Apologetics, Archaeology, Bible, Main, Testimonial, Women, z92
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Taking a second look at Mary Magdalene’s tattered reputation


Peter Ruben's (1577-1640) painting of the women at the tomb. Perhaps fitting of her reputation as a prostitute, Ruben's had Mary of Magdalene wearing a red dress.

Peter Ruben’s (1577-1640) painting of the women at the tomb. Perhaps fitting of her reputation as a prostitute, Ruben had Mary of Magdalene wearing a red dress. Credit: Norton Simon Museum/Wikipedia

It was during a sermon preached by Pope Gregory 1, in 591 AD, that Mary Magdalene’s reputation was publicly scandalized for the first time and she never full recovered.

In his homily, Pope Gregory said that Mary Magdalene had been a prostitute. And it is a view that stuck. He based this conclusion on a couple of things. First according to the Gospels, Mary had seven demons cast out of her (Mark 16:9, Luke 8:2). Pope Gregory suggested these seven demons involved seven capital sins that included lust.

Gregory then added the unnamed sinful woman in Luke 7:36-50, who anointed Jesus with expensive perfume, was none other than Mary of Magdalene. It was generally believed by everyone’s reaction that the immoral woman was probably a prostitute, but even that can’t be certain.

But nevertheless, Gregory concluded:

She whom Luke calls the sinful woman, whom John calls Mary, we believe to be the Mary from whom seven devils were ejected according to Mark. What did these seven devils signify, if not all the vices? It is clear, that the woman previously used the unguent to perfume her flesh in forbidden acts.

And from that moment on, most Christians have looked upon her as a reformed prostitute. Now to be fair, it didn’t really concern most because Christ can redeem and transform the worst of sinners.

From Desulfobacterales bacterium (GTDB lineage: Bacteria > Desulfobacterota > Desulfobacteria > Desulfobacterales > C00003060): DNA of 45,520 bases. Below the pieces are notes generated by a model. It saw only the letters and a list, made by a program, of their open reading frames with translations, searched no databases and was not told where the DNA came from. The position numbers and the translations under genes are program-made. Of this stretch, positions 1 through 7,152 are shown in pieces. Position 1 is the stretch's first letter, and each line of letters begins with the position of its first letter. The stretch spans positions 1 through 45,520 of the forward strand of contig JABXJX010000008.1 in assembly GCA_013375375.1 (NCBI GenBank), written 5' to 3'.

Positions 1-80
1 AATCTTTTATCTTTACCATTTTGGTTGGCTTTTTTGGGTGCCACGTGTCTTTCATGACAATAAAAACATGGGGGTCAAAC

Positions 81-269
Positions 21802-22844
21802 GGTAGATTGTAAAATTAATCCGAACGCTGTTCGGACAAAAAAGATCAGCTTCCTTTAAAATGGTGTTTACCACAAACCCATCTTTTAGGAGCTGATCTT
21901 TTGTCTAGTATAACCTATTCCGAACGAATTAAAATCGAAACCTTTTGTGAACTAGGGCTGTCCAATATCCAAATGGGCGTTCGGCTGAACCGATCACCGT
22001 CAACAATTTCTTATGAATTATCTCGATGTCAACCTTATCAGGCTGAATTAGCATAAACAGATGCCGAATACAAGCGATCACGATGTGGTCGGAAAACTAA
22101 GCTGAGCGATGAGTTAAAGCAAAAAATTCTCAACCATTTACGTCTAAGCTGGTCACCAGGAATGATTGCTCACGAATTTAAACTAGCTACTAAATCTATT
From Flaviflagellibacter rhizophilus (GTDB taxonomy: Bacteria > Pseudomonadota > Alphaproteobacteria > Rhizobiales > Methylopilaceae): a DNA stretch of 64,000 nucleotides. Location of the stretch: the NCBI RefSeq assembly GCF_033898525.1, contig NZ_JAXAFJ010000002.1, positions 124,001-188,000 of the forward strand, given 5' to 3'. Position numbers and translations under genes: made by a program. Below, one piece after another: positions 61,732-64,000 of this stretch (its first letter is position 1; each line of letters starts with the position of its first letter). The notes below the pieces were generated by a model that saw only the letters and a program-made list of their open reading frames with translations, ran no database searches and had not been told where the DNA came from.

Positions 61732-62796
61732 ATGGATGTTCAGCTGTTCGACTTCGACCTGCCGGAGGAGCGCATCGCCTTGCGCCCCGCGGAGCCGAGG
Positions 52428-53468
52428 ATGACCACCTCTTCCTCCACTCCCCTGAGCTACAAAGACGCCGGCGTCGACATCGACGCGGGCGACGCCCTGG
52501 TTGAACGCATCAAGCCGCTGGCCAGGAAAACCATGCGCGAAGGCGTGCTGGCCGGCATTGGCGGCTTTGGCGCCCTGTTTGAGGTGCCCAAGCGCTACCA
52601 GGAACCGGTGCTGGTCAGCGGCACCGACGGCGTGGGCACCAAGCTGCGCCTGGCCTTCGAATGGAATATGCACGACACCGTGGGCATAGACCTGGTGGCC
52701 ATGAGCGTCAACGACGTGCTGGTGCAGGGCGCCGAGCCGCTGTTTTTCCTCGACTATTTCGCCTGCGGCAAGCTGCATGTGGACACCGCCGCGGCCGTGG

Mary is mentioned at least 12 times in the Gospels and was there when the Romans crucified Christ and she was also one of the first to witness Christ’s resurrection. In fact, Jesus commissioned Mary to go tell the apostles that He had risen from the dead (John 20:17-18).

But archaeologists digging in the city of Magdala, the home town of Mary, are suggesting her reputation is undeserving and it is her name Mary Magdalene that provides the clue.

It was common practice during the first century for well-known, famous people to take on the name of their town. By calling her Mary Magdalene this is exactly what the Gospel writers did. However, this was not an honor you would give a prostitute.

So it suggests Mary was more likely the widow of a rich businessman from Magdala. And we know she was rich because Mary was one of three women who Luke specifically mentioned as providing financial help to Jesus’s band of disciples:

8 Soon afterwards, He began going around from one city and village to another, proclaiming and preaching the kingdom of God. The twelve were with Him, and also some women who had been healed of evil spirits and sicknesses: Mary who was called Magdalene, from whom seven demons had gone out, and Joanna the wife of Chuza, Herod’s steward, and Susanna, and many others who were contributing to their support out of their private means. (Luke 8:1-3 NASV)

Luke lists three women by name as providing financial help, Mary, Joanna and Susanna. There were also several other unnamed people who contributed financially. The three women probably gave regular financial help, while the unnamed contributors were more sporadic.

We know at least one of these women was wealthy because Luke describes her as the wife of Chuza, one of King Herod’s high-ranking bureaucrats. Mary Magdalene was clearly wealthy enough to contribute regularly and by listing her first it implies she was probably the group’s largest benefactor.

The dig at Magdala also reveals it had a thriving economy with a large market and even a fish factory which could explain the source of the Mary’s family wealth.

Archaeologists have also discovered a unique synagogue at Magdala leaving some to wonder if it might have been a messianic congregation that broke off and accepted Jesus as the Jewish Messiah.

It was located on the outskirts away from the other main synagogues found in the center of town. It was quite small, suggesting it was serving a smaller congregation and it also had a very ornate pulpit referred to as the Magdala stone. If so, it was probably built after the Holy Spirit fell on the Day of Pentecost. If this is a Messianic congregation, who would have been the benefactor that paid for the construction of the synagogue?

Sources:

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